NEW YORK — U.S. stocks rose on Thursday, recovering most of the week’s losses, after Greece moved closer to a bond swap with private creditors to avoid a messy default.
Earlier in the week, the S&P 500 posted its first big loss for the year on fears of a disorderly default in Greece. Now it is down just 0.3 percent for the week, and Thursday’s advance was led by shares in the materials and industrial sectors.
Greece was able to convince enough private bondholders to accept a restructuring on Thursday, moving it closer to unlocking aid needed to avoid a disruptive default.
“Today’s move is based on the assumption that the Greek deal is resolved. But this is an important week, as we still have the jobs report due tomorrow,” said Jack DeGan, chief investment officer at Harbor Advisory Corp in Portsmouth, New Hampshire.
Expectation for Friday’s U.S. jobs data are for a net gain of 210,000 jobs in February. An unexpected rise in new U.S. weekly jobless claims on Thursday was not enough to change perceptions that the labor market was strengthening — a major catalyst in the current rally.
“As long as it comes in line with forecast, or even a little bit lower, it will strengthen the current upward trend,” DeGan said.
Apple shares jumped 2.1 percent to $541.99. Analysts said Apple will continue to retain the lion’s share of the tablet market as its new 4G-enabled iPad readies for competition from Windows 8-based products, and a cheaper iPad 2 takes on Amazon’s popular Kindle Fire.
An S&P index of basic materials stocks shot up 1.6 percent, leading the S&P 500’s advance. The Reuters/Jefferies CRB commodities index rose 0.6 percent, shifting into positive mode after four straight down sessions.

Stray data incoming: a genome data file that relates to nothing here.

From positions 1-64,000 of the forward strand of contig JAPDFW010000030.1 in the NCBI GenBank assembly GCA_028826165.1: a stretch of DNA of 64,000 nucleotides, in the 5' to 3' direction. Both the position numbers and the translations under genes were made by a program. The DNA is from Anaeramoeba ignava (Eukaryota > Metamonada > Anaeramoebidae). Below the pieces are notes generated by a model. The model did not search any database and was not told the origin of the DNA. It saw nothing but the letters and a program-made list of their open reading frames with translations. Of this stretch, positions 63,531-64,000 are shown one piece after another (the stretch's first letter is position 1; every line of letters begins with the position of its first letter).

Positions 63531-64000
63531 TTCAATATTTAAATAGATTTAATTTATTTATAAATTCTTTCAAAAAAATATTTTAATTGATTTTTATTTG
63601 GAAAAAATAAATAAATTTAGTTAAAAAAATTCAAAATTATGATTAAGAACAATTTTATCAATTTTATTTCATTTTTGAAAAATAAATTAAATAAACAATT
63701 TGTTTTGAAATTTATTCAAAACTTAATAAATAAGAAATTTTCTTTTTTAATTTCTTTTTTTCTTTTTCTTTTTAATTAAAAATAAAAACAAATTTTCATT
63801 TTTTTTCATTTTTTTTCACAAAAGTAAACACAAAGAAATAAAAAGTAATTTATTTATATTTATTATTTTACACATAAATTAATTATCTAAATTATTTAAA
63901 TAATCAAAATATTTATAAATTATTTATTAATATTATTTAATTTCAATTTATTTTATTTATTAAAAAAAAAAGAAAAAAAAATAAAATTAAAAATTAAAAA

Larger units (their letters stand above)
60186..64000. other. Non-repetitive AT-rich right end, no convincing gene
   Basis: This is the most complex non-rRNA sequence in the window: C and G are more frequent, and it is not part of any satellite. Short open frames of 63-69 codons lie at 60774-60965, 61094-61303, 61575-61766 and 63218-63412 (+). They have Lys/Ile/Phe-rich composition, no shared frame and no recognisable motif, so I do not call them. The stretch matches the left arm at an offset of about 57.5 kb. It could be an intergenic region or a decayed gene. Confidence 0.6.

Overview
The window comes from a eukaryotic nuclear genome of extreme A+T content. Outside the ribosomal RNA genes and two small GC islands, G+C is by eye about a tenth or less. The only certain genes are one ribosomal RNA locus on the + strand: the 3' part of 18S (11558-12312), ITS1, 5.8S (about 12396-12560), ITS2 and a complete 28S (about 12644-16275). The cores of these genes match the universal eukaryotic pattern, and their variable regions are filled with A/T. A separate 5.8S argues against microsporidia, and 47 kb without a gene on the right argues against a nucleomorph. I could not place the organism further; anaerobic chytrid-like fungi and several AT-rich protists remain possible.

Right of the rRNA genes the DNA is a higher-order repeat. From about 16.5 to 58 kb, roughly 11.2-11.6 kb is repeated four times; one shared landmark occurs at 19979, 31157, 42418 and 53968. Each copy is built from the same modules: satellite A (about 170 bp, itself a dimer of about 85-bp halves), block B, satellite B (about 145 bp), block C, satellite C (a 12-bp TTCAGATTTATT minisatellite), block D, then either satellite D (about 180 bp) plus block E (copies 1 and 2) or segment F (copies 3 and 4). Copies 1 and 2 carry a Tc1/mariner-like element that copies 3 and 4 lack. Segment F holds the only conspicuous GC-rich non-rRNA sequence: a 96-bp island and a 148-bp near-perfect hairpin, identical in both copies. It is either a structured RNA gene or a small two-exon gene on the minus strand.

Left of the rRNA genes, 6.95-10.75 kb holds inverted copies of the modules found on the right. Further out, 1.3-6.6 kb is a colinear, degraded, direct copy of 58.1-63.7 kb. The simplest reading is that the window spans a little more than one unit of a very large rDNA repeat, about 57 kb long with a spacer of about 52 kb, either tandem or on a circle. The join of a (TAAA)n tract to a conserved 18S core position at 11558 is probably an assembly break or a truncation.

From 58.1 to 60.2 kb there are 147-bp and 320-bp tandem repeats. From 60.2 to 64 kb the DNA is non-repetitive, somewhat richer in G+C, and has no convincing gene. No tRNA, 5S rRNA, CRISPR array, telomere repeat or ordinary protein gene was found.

The Dow Jones industrial average gained 70.61 points, or 0.55 percent, to 12,907.94 at the close. The Standard & Poor’s 500 Index rose 13.28 points, or 0.98 percent, to 1,365.91. The Nasdaq Composite Index advanced 34.73 points, or 1.18 percent, to close at 2,970.42.
Coach Inc, the luxury leather goods retailer, hit a record high of $78.22 after the overall positive tone of a presentation at a Bank of America conference. The stock later eased, but it still ended up 4.6 percent at $76.79.
American International Group Inc fell 3.9 percent to $28.31 after the U.S. Treasury priced its $6 billion offering of AIG stock at $29 a share. That would allow the Obama administration to break even on its investment in the insurer as it winds down bailout programs from the financial crisis.
The S&P financial sector gained 1 percent while the KBW insurance index climbed 0.7 percent.
The Dow was pressured by McDonald’s Corp. The stock fell 3.2 percent to $96.96 after the world’s largest hamburger chain reported a smaller-than-expected rise in February sales.
Hovnanian Enterprises shares jumped 13.4 percent to $2.79, pushing the PHLX housing sector index up 3 percent.
Volume was light, with about 6.1 billion shares traded on the New York Stock Exchange, NYSE Amex and Nasdaq, below the daily average of 6.9 billion.
Advancers outnumbered decliners by a ratio of 4 to 1 on the New York Stock Exchange. On the Nasdaq, about 18 stocks rose for nearly every seven that fell.
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